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Ognian Donev: Pro-generic medicine policy favors society

22 June 2015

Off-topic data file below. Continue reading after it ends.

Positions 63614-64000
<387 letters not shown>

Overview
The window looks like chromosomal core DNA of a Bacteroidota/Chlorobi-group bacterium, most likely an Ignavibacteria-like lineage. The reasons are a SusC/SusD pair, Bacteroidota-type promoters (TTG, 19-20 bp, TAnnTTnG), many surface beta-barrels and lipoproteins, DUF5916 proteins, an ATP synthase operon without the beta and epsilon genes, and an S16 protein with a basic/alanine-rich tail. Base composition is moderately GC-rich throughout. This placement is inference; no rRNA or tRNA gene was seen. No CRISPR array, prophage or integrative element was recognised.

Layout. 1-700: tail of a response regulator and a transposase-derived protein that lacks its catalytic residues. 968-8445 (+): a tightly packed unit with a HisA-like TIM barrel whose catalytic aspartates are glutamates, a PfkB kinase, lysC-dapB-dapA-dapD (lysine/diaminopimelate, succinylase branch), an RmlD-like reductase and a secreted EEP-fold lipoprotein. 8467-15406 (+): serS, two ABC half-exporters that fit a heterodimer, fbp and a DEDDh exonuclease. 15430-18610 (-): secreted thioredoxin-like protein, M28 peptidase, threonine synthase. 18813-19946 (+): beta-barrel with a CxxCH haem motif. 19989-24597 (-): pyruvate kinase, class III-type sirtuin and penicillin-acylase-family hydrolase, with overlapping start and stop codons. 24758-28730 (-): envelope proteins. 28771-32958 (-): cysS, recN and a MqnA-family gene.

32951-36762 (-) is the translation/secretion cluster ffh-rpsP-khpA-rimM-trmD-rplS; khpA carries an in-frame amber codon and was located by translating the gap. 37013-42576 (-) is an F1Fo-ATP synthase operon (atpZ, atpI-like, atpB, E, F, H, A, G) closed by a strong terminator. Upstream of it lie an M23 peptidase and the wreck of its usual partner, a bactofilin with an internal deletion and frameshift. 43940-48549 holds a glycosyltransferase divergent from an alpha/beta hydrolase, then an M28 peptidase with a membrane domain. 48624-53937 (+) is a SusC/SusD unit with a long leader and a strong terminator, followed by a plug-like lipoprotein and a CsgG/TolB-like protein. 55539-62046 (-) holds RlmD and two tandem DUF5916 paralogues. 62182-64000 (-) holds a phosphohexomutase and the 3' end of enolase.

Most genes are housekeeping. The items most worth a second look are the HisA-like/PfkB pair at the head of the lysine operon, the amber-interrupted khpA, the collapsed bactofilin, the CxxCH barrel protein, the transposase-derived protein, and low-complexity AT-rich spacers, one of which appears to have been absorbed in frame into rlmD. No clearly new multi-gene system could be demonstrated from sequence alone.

According to one of the purposes of the latest healthcare strategy, Bulgaria has to spend more public funds for medical treatment of patients with generic medicines, which are much cheaper than the original drugs. Thus, this country would be able to save a substantial amount of money. Chairman of the Board of Directors of Sopharma pharmaceutical company Ognian Donev told Radio Bulgaria that the authorities have to put more efforts into the country’s pro-generic medicine policy: “We are still waiting to see real policy in this field. The authorities must find a suitable solution, which would be in favor of the Bulgarian patients and reach a balance between the use of innovative and generic medicines. Any pharmaceutical company can produce generic drugs when the patent over a given original product expires. It usually happens 20 years after a given original drug appears on the market. The Bulgarian Drug Agency ascertains the equivalence between the original and the generic drug. Consumers must be well informed before they make their purchase and be aware that they can pay different prices for the same active substance. If there is a deficit of money in a given system, the authorities should allow people to benefit from cheaper medical treatment. The contradistinction between generic and original medicines has been going on for many decades. Some consumers still believe that the original product is better than the generic one and are not aware that both medicines have the same active substance. We support the use of both products, because some new medical treatments require the use of innovative chemical molecule, which is expensive. That is why the society must make savings, whenever possible. This is where all producers of generic drugs, including our company, can be helpful.” The new health reform envisages the establishment of a centralized electronic system, which is to purchase medical equipment and drugs for the needs of the Bulgarian hospitals. In Ognian Donev’s view, this is a very reasonable idea. The company which offers the lowest price and most favorable conditions would win the public procurement order. However, this measure would result in higher concentration within the pharmaceutical sector. Currently, 85% of the deliveries to hospitals and drugstores are carried out by 4 large companies. The total number of the companies functioning in this field is around 300 to 400. Therefore, companies who can afford to make economies of scale would be able to compete successfully at these public procurement orders. Bulgaria is among the EU countries with the highest Value Added Tax on medicines. Should this country reduce the VAT on drugs, or at least introduce a different VAT rate on certain medicines? “Bulgaria is among the EU countries which levies the full VAT rate of 20% on its drugs. Meanwhile, many sectors of the national economy insist that the authorities must reduce the VAT on their produce. Unfortunately, the local administration does not have enough capacity to use different VAT rates. That is why I do not believe that we will witness different rates in this industry any time soon. If this country adopts different VAT rates, it will have to increase the number of its public administration, which is not a good idea. Tourism is the only sector in Bulgaria, which managed to adopt lower VAT rate, which helps this country accumulate higher volume of foreign currencies. With regard to the healthcare industry, I believe that the country must use most of the public financial resource for the treatment of socially-significant diseases. Foreign countries say that Bulgaria has exotic healthcare fund, i.e. this country spends most of its public resource to treat illnesses which affect a small group of the Bulgarian society. Although it is difficult from an ethical point of view to define which disease is socially-significant and which one is not, the authorities must spend most of the public money on the treatment of cardiovascular illnesses, or ones which affect large groups of the Bulgarian society.” The export of Bulgarian pharmaceutical products to Ukraine and Russia has dwindled a lot over the recent months. In Ognian Donev’s view, this was due to the depreciation of the local currencies. As a result, the solvent demand of the population of these countries has fallen. Bulgaria’s tourism has been also negatively affected by the depreciation of the Russian Ruble and the Ukrainian Hryvnia. “In that case, the family budget becomes scarce and people are not able to buy expensive imported goods. That is why we should not look for other reasons behind this crisis, such as political relations, etc. As a whole, the companies from the pharmaceutical sector are privileged to some extent, because our produce falls within the category of the first necessity items and if people have to make savings in their family budgets, they will limit the purchases of luxury goods first, postpone travels abroad, etc. Should local authorities impose stricter regulations on the market of food supplements? “Usually we hear about such intentions when a given scandal erupts. The last case regarded the Bulgarian national weightlifting team. The food supplements are sold on the free market, but when a given supplement contains an active substance, which is an element of the medicine production, it must be controlled by the National Drug Agency, rather than by the Bulgarian Food Safety Agency. In other words, the producers of such products must be subject to competition with the manufacturers of pharmaceutical products. Manufacturers of food supplements who claim that their produce has positive effect over human health must prove that through a series of clinical trials.” http://bnr.bg